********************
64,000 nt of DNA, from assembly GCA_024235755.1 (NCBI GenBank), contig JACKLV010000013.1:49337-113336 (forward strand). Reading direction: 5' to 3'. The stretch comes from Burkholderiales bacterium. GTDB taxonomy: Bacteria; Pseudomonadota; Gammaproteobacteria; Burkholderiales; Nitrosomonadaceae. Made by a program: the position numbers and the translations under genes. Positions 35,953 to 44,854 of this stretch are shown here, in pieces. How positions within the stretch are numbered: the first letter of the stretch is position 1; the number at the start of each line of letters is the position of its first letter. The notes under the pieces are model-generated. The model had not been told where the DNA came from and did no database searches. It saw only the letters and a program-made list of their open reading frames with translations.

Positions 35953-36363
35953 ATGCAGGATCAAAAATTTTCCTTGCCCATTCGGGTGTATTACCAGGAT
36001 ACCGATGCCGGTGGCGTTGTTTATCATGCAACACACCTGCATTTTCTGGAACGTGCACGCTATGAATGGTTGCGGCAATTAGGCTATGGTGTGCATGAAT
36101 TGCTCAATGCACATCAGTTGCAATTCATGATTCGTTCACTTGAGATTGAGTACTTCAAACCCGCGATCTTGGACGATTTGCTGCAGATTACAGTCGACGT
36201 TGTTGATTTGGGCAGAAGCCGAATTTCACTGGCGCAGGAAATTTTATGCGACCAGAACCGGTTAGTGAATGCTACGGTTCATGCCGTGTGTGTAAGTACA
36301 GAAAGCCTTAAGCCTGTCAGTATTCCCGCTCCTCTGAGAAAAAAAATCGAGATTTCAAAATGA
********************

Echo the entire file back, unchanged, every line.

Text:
64,000 nt of DNA, from assembly GCA_024235755.1 (NCBI GenBank), contig JACKLV010000013.1:49337-113336 (forward strand). Reading direction: 5' to 3'. The stretch comes from Burkholderiales bacterium. GTDB taxonomy: Bacteria; Pseudomonadota; Gammaproteobacteria; Burkholderiales; Nitrosomonadaceae. Made by a program: the position numbers and the translations under genes. Positions 35,953 to 44,854 of this stretch are shown here, in pieces. How positions within the stretch are numbered: the first letter of the stretch is position 1; the number at the start of each line of letters is the position of its first letter. The notes under the pieces are model-generated. The model had not been told where the DNA came from and did no database searches. It saw only the letters and a program-made list of their open reading frames with translations.

Positions 35953-36363
35953 ATGCAGGATCAAAAATTTTCCTTGCCCATTCGGGTGTATTACCAGGAT
36001 ACCGATGCCGGTGGCGTTGTTTATCATGCAACACACCTGCATTTTCTGGAACGTGCACGCTATGAATGGTTGCGGCAATTAGGCTATGGTGTGCATGAAT
36101 TGCTCAATGCACATCAGTTGCAATTCATGATTCGTTCACTTGAGATTGAGTACTTCAAACCCGCGATCTTGGACGATTTGCTGCAGATTACAGTCGACGT
36201 TGTTGATTTGGGCAGAAGCCGAATTTCACTGGCGCAGGAAATTTTATGCGACCAGAACCGGTTAGTGAATGCTACGGTTCATGCCGTGTGTGTAAGTACA
36301 GAAAGCCTTAAGCCTGTCAGTATTCCCGCTCCTCTGAGAAAAAAAATCGAGATTTCAAAATGA